</sources>
      <switches>
            <add name="mySwitch" value="Information" />
      </switches>
      <sharedListeners>
            <add name="CustomListener" type="CustomListener, customlistener, Version=0.0.0.0, Culture=neutral, PublicKeyToken=null" />
      </sharedListeners>
    </system.diagnostics>
</configuration> 

 

Finally, I mentioned above that you could easily turn my sample listener into one that writes to a file. But, how would you instantiate something like that from a config file? Well, as with all trace listeners, you can add the initializeData attribute to the listener declaration and if that attribute’s value is not an empty string, the listener’s constructor that takes a string as a parameter will be called instead of the default constructor when the listener is instantiated. So, the following line will create a custom listener and will call a constructor that takes a single string parameter instead of the constructor that takes no parameters.

 

 <add name="CustomListener" type="CustomListener, customlistener, Version=0.0.0.0, Culture=neutral, PublicKeyToken=null" initializeData="out.dat" />

 

A Second Example

 

Although I am not going to go through the sample here, I will mention that there is an entirely different sort of custom listener that I wrote to ship as a sample with the Whidbey documentation. The above sample is great for simply deciding where the trace message is written, but to really change the format in which the data is given (as the XmlWriterTraceListener does), other methods will need to be overridden. For example, the XmlWriterTraceListener overrides the WriteHeader and WriteFooter methods (in addition to the Write and WriteLine methods) so that it can specify how the header information (detailing he source, id, event type, etc) will look (specifically, it is formatted as xml).

In my custom trace listener sample, I go one step beyond this and override the TraceEvent and TraceData methods. This allows me to take control the moment the listener receives a trace from a trace source. My listener is a whimsical ‘audio’ trace listener. I’ve instructed the TraceEvent and TraceData methods to call Console.Beep with varying frequencies and durations depending on the trace’s event type. I also allow the frequencies with which the listener beeps to be configurable by passing in custom attributes when the listener is created.

 

Custom Attributes on a Custom Listener

 

One snippet that I will show from that sample (because it’s important) is the overriding of the GetSupportedAttributes method. By default, a trace listener defined in a config file can only have a name of the listener, its type and (optionally) the initializeData field. If any other attributes are passed in, an exception will be thrown. If, however, your custom listener expects other attributes, it need only specify those in the GetSupportedAttributes method. Here is that method from my Audio Trace Listener sample.

 

// Any custom trace listener that can take custom attributes through a
// configuration file must override this method. The method should return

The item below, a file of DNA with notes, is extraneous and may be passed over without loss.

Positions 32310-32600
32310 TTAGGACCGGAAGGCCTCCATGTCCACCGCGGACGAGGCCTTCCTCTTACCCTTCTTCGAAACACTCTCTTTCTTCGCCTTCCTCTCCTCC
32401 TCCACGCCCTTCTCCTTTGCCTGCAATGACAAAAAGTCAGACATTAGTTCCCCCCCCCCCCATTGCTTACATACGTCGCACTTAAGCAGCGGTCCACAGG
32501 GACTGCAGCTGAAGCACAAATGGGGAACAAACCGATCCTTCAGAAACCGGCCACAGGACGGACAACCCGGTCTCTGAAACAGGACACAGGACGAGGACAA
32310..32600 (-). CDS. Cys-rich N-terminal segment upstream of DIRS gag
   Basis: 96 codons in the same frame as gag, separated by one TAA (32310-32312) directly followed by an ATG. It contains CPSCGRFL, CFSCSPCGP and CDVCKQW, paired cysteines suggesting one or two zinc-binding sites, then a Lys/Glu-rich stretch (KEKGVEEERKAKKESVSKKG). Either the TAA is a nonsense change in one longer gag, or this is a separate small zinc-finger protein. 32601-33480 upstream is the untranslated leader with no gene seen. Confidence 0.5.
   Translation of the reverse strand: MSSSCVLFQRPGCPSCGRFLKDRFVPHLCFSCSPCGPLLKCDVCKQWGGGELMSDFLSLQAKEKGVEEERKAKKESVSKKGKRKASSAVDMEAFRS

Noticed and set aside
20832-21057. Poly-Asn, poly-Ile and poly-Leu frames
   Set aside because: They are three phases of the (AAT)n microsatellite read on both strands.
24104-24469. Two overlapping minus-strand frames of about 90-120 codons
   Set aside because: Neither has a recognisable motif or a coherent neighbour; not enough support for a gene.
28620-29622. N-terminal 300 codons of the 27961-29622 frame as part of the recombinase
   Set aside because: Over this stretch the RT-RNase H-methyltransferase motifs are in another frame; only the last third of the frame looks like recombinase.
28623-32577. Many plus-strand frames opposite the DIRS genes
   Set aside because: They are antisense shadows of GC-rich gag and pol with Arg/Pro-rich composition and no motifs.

// an array of strings that represents all of the names that are allowed
// to appear in a configuration file under the definition of that listener
// type. If an attribute appears that is not either on this list or accepted by
// a basic trace listener, then a configuration exception will be thrown when
// the listener is created. Of course, this is only a list of all possible
// attributes, not all required attributes. So, if only some or none of these
// items appear in the configuration file, that will still be all right.
protected override string[] GetSupportedAttributes()
{
      return new string[] {   "CriticalFrequency", "ErrorFrequency", "WarningFrequency", "InformationFrequency",
                                          "VerboseFrequency", "SuspendFrequency", "ResumeFrequency", "StartFrequency",
                                          "StopFrequency", "TransferFrequency", "ToneLength", "FailFrequency" };

 

Once this method has been overridden, it is now acceptable for a config file to declare a listener like this (for example):

 

 <add type="Microsoft.Samples.CustomTraceListener.AudioTraceListener, CustomTraceListener" name="AudioListener" traceOutputOptions="Timestamp"  ToneLength="100"/>

 

These extra values can be accessed by simply indexing into the attributes by attribute name (for example, Attributes["ToneLength"] will return the ToneLength value as a string).

To find out whether or not an attribute has been defined (since all custom attributes are optional), use the Attributes.ContainsKey method (Attributes.ContainsKey("ToneLength") will return a boolean indicating whether or not the ToneLength attribute has been specified).

One important note about custom listeners: They are not available to the listener until after it has been created. This means that the listener’s constructors will not have access to any of the attributes defined for it except for the intializeData attribute (if any) which will be passed as a parameter.

 

Closing

 

Hopefully these examples give you a good idea of how to implement a custom trace listener. It's only a matter of deriving from the TraceListener type and overriding the correct methods. In fact, this is how all of the listeners included in System.Diagnostics were made.